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Heinicke - Wagner 1929/30 Match

Heinrich Wagner8.5/12(+7 -2 =3)[games]
Herbert Heinicke3.5/12(+2 -7 =3)[games] Chess Event Description
Heinicke - Wagner 1929/30

A match of 12 games duration between Herbert Heinicke and Heinrich Wagner, held in Hamburg, Germany between November 1929 and January 1930. (1) Heinicke (aged 24) had made his entrance to master chess winning the Hamburg (1927) tournament. At first he only slowly grew in strength, but then significantly improved in the German tournaments 1936-1948. (2) Wagner (aged 41) was at his peak in the mid-1920s; (3) his best performance was to be joint third at Breslau (1925) (24th DSB Congress). He remained a strong master until his withdrawal from chess due to his distaste for the Nazi regime.

Progress of the match

The match had a disastrous start for Heinicke who was five points down before he scored his first win. Heinicke's stubborn persistence with the French, Exchange (C01), despite Wagner's mounting and rapid score of victories as white, cost him dearly. Heinicke lost five points and only made one draw with this defence in this match. He tended to emerge with a small disadvantage from the opening, and then, in defending a passive position, fall victim to a tactical shot.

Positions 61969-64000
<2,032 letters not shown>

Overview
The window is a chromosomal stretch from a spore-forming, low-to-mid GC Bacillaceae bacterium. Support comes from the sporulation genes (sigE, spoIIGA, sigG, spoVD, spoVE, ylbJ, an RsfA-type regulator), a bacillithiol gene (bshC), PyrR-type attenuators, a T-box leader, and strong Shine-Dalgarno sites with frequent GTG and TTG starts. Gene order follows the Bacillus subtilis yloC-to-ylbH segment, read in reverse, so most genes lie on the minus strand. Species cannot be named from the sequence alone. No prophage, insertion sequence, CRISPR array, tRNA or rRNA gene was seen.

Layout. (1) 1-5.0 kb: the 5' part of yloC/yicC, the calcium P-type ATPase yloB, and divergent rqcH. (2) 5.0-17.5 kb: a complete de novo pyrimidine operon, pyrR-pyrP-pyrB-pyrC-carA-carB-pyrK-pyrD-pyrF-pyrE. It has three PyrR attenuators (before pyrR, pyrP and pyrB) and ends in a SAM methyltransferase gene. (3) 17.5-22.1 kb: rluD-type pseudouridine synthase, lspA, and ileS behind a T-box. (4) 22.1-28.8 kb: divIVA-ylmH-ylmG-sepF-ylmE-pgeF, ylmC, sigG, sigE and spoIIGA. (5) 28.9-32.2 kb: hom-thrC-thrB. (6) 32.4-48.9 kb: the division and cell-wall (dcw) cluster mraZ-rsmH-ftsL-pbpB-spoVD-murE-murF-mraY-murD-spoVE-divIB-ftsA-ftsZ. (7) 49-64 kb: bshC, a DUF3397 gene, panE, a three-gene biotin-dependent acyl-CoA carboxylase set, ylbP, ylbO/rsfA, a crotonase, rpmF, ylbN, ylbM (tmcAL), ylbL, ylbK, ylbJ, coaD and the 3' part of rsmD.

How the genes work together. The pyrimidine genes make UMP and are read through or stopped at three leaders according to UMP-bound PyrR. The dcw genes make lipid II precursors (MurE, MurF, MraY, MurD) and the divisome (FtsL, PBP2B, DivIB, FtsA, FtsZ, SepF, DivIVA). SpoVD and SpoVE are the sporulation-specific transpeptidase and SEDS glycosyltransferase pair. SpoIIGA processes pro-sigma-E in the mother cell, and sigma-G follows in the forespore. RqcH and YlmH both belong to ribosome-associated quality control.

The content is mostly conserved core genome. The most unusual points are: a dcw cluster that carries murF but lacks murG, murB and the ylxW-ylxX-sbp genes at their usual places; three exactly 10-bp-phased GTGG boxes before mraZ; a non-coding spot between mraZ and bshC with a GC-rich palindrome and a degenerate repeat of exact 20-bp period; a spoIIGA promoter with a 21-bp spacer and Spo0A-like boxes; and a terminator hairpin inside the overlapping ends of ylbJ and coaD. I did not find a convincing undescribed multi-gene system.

1 2 3 4 5 6 7 8 9 0 1 2 Wagner 1 1 ½ ½ 1 1 1 0 1 ½ 1 0 8½ Heinicke 0 0 ½ ½ 0 0 0 1 0 ½ 0 1 3½

Progressive scores:

1 2 3 4 5 6 7 8 9 10 11 12 Wagner 1 2 2½ 3 4 5 6 6 7 7½ 7½ 8½ Heinicke 0 0 ½ 1 1 1 1 2 2 2½ 2½ 3½

Wagner had White in the odd-numbered games.

The games

Game 1. Heinicke had almost equalized on the black side of a French Exchange variation when he fell into a trap:

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26...Nd5 seems a natural move (26...Na8 was necessary), but Heinicke overlooked that his opponent's two bishops and <d> pawn could weave a subtle mating net. 27. Bc4 forced an immediate resignation as, for example, 27...Nb4 28. Bc5 Nc6 29. d7+ Ne7 30. d8=Q mate.